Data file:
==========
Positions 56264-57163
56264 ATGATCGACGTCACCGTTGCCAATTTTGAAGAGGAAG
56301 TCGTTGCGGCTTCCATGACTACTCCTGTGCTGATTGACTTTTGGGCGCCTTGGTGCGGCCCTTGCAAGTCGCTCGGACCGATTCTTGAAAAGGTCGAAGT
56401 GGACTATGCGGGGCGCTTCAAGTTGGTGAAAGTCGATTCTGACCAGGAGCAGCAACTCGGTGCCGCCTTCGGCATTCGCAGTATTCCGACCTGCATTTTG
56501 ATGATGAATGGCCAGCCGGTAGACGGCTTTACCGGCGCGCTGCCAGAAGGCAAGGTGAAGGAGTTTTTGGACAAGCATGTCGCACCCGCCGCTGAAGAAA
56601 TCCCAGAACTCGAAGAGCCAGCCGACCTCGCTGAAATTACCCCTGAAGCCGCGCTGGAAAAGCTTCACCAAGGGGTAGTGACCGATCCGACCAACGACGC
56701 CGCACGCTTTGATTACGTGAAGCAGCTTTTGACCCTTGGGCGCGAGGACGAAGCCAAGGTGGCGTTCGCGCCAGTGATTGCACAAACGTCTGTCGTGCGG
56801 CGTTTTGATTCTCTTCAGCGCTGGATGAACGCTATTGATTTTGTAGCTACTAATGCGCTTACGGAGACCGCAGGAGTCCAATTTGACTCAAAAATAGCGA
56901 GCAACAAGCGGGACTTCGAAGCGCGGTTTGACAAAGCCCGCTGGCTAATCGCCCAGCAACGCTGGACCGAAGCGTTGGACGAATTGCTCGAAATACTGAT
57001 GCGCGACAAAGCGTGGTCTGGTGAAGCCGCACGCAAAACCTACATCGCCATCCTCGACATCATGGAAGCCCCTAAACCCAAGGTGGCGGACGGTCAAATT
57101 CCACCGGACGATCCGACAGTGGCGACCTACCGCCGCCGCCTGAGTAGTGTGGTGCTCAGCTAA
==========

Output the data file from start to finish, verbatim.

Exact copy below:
Positions 56264-57163
56264 ATGATCGACGTCACCGTTGCCAATTTTGAAGAGGAAG
56301 TCGTTGCGGCTTCCATGACTACTCCTGTGCTGATTGACTTTTGGGCGCCTTGGTGCGGCCCTTGCAAGTCGCTCGGACCGATTCTTGAAAAGGTCGAAGT
56401 GGACTATGCGGGGCGCTTCAAGTTGGTGAAAGTCGATTCTGACCAGGAGCAGCAACTCGGTGCCGCCTTCGGCATTCGCAGTATTCCGACCTGCATTTTG
56501 ATGATGAATGGCCAGCCGGTAGACGGCTTTACCGGCGCGCTGCCAGAAGGCAAGGTGAAGGAGTTTTTGGACAAGCATGTCGCACCCGCCGCTGAAGAAA
56601 TCCCAGAACTCGAAGAGCCAGCCGACCTCGCTGAAATTACCCCTGAAGCCGCGCTGGAAAAGCTTCACCAAGGGGTAGTGACCGATCCGACCAACGACGC
56701 CGCACGCTTTGATTACGTGAAGCAGCTTTTGACCCTTGGGCGCGAGGACGAAGCCAAGGTGGCGTTCGCGCCAGTGATTGCACAAACGTCTGTCGTGCGG
56801 CGTTTTGATTCTCTTCAGCGCTGGATGAACGCTATTGATTTTGTAGCTACTAATGCGCTTACGGAGACCGCAGGAGTCCAATTTGACTCAAAAATAGCGA
56901 GCAACAAGCGGGACTTCGAAGCGCGGTTTGACAAAGCCCGCTGGCTAATCGCCCAGCAACGCTGGACCGAAGCGTTGGACGAATTGCTCGAAATACTGAT
57001 GCGCGACAAAGCGTGGTCTGGTGAAGCCGCACGCAAAACCTACATCGCCATCCTCGACATCATGGAAGCCCCTAAACCCAAGGTGGCGGACGGTCAAATT
57101 CCACCGGACGATCCGACAGTGGCGACCTACCGCCGCCGCCTGAGTAGTGTGGTGCTCAGCTAA